Gastroesophageal reflux

Gastroesophageal reflux (GERD) is consequence of failure of the normal antireflux barrier of the lower esophageal sphincter system Hiatus hernia impairs the function of lower esophageal sphincter and has been implicated as causative factor in patients with severe GERD. Spectrum of GERD varies from mild heartburn with normal endoscopic findings and no esophageal mucosal disease to esophageal ulcerations, bleeding, stricture and dysphagia. Prolonged GERD can lead to Barrett’s esophagus which is risk factor for esophageal dysplasia and cancer

Symptoms of GERD are

  • Retrosternal burning pain
  • Dysphagia-difficulty in eating
  • Odynophagia- pain during eating
  • Upper GI bleed

Diagnosis

  • In patients with classical GERD symptoms, diagnosis is straight forward, and no further testing is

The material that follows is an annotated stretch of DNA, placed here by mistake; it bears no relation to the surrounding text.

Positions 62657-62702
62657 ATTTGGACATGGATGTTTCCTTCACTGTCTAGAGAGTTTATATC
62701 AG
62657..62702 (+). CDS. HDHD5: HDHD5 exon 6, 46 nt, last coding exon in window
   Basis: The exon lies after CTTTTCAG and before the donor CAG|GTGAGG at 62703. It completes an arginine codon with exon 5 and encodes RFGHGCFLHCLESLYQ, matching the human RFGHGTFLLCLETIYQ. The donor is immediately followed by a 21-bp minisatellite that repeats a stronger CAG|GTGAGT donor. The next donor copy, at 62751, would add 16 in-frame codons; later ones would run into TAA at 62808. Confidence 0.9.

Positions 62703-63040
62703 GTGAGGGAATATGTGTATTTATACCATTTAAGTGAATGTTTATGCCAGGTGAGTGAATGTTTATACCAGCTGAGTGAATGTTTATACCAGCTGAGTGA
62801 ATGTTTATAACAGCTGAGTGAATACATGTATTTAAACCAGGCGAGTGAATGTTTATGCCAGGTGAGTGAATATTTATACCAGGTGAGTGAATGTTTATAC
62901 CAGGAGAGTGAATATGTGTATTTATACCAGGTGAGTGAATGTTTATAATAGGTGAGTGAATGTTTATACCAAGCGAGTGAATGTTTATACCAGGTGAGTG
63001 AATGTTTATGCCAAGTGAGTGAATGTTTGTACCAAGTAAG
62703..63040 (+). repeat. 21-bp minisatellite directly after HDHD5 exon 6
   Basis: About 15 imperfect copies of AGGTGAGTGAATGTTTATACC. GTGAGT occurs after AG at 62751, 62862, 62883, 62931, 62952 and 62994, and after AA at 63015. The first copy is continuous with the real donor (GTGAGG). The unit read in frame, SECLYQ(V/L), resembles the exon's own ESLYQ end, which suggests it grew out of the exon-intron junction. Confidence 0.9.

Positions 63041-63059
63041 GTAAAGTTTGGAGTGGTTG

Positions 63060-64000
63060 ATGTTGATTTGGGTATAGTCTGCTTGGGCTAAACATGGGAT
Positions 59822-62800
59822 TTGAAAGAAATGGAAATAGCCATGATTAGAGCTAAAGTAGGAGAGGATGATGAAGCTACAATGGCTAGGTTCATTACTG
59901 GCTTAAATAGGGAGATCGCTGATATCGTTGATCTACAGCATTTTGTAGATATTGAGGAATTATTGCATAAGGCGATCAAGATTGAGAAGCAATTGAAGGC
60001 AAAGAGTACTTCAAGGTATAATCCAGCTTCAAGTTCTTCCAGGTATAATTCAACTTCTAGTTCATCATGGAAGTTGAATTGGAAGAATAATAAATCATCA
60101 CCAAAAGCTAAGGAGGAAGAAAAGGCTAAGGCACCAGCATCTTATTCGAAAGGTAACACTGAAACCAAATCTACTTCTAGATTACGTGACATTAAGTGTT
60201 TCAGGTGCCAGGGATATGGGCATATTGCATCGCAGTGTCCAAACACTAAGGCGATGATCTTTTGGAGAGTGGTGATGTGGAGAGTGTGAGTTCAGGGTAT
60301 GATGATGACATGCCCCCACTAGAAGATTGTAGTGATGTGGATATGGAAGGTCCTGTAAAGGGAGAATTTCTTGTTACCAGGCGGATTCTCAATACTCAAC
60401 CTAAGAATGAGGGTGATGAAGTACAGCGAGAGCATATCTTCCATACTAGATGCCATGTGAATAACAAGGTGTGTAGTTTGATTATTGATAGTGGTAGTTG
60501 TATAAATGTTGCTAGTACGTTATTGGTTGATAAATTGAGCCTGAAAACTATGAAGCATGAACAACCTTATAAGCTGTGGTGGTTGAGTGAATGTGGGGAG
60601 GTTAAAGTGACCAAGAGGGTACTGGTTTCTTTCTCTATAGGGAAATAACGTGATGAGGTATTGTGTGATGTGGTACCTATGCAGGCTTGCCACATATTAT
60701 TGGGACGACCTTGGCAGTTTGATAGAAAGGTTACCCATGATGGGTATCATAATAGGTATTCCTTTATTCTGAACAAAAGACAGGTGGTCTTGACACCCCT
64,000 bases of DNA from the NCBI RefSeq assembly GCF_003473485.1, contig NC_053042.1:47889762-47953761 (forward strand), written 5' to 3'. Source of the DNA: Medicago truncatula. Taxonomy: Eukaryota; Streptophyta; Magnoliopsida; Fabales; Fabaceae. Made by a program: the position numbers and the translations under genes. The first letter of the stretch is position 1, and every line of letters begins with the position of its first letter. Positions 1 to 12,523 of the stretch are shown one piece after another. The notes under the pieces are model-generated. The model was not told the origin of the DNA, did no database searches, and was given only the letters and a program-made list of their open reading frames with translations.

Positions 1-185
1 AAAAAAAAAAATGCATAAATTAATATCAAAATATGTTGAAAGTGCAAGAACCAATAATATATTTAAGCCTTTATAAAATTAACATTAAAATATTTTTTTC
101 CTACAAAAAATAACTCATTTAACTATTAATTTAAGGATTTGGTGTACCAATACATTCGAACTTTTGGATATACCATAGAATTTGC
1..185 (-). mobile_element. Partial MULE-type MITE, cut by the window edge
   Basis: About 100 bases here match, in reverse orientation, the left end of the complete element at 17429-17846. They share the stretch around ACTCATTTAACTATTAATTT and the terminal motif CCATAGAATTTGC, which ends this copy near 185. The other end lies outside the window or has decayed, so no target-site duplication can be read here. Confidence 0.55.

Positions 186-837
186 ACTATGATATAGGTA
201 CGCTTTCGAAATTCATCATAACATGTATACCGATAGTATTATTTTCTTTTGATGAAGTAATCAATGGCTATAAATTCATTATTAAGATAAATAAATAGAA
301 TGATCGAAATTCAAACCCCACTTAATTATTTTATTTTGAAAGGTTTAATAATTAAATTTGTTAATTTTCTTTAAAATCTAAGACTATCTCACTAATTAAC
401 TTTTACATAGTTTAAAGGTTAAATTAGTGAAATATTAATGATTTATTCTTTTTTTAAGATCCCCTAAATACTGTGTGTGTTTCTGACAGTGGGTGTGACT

required
  • In patients with severe symptoms such as dysphagia and bleeding, endoscopy is required to establish the
    diagnosis and rule out other causes
  • Barium swallow, 25 hour pH testing, maonometry are the other tests which are helpful in diagnosis

Treatment

  • Lifestyle modification
  • Stopping smoking and alcohol
  • Avoiding tight cloths
  • Raising head end of bed
  • Weight reduction
  • Avoiding bed time snacks
  • Avoiding Tea/coffee/cola/citrus fruits

Medications

  • PPI and prokinetic agents are effective medications for control of symptoms
  • Surgery
  • Fundoplication is the procedure which corrects the physiological processes causing GERD
  • Indication of surgery
  • Patients doing better on PPI, but want to avoid long term use of medications
  • Young patients with recurrent stricture

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